- Andres Ferraro
- Fernando Diaz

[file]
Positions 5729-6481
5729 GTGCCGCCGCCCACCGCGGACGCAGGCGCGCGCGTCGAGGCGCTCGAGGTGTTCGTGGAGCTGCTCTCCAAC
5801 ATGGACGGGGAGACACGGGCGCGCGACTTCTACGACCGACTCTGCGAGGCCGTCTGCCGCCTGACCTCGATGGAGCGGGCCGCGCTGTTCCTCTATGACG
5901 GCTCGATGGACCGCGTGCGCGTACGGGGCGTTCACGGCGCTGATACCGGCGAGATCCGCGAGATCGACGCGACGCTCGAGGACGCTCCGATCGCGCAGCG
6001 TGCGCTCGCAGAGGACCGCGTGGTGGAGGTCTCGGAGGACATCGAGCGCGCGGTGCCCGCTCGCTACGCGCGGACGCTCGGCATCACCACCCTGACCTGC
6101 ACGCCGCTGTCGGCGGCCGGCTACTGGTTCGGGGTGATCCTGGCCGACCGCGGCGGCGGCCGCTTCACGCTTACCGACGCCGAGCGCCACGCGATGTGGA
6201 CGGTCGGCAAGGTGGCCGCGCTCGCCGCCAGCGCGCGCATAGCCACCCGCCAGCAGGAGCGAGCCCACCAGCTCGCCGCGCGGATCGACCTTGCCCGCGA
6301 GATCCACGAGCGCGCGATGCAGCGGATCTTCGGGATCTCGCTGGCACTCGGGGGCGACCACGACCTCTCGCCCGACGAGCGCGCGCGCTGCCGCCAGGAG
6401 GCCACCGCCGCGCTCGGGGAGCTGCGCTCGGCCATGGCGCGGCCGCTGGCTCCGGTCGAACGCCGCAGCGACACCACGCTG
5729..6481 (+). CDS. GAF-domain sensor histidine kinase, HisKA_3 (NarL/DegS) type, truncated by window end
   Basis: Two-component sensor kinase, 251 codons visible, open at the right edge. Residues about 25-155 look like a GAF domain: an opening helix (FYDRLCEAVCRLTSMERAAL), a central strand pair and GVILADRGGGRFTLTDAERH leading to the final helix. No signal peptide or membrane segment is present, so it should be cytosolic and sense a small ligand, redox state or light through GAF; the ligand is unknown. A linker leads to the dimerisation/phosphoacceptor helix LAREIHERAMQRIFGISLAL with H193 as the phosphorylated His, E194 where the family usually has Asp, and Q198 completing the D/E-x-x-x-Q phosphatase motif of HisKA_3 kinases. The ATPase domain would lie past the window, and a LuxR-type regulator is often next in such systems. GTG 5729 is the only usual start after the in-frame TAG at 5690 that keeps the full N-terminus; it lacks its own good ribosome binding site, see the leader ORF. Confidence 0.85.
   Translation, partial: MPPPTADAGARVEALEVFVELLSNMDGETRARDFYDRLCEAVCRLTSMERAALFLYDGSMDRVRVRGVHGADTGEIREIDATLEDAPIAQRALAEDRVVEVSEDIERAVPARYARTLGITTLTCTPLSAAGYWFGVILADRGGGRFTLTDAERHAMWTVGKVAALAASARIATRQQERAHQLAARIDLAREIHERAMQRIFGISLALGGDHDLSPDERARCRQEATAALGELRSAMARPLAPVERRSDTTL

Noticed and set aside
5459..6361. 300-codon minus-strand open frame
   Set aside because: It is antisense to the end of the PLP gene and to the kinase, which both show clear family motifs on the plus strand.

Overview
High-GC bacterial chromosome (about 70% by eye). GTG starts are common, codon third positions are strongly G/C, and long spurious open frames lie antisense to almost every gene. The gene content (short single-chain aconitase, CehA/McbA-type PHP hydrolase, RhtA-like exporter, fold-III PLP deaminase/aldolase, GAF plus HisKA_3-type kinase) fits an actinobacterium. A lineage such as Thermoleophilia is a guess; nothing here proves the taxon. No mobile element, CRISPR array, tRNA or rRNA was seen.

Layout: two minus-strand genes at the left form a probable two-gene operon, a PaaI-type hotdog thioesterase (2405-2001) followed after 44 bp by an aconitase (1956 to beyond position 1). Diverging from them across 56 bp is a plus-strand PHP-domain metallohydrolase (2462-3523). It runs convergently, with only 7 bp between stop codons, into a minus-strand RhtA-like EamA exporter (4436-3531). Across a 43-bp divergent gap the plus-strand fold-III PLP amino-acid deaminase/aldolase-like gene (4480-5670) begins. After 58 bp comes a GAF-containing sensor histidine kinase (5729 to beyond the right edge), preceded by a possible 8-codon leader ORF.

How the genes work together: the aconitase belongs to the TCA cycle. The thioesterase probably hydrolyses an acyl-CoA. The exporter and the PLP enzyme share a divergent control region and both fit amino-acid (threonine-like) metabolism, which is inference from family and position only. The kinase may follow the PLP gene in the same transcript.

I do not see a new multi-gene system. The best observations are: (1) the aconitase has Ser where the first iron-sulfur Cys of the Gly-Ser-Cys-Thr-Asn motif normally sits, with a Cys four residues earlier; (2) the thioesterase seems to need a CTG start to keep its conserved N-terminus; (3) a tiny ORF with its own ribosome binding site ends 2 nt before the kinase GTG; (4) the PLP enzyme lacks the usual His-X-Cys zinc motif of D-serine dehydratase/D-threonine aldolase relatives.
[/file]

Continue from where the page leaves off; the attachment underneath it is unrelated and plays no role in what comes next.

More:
Offline evaluation of information retrieval and recommendation has traditionally focused on distilling the quality of a ranking into a scalar metric such as average precision or normalized discounted cumulative gain. We can use this metric to compare multiple systems’ performance on the same query or user. Although evaluation metrics provide a convenient summary of system performance, they can also obscure subtle behavior in the original ranking and can carry assumptions about user behavior and utility not supported across retrieval scenarios. We propose recall-paired preference (RPP), a metric-free evaluation method based on directly comparing ranked lists. RPP simulates multiple user subpopulations per query and compares systems across these pseudo-populations. Our results across multiple search and recommendation tasks demonstrate that RPP substantially improves discriminative power while being robust to missing data and correlating well with existing metrics.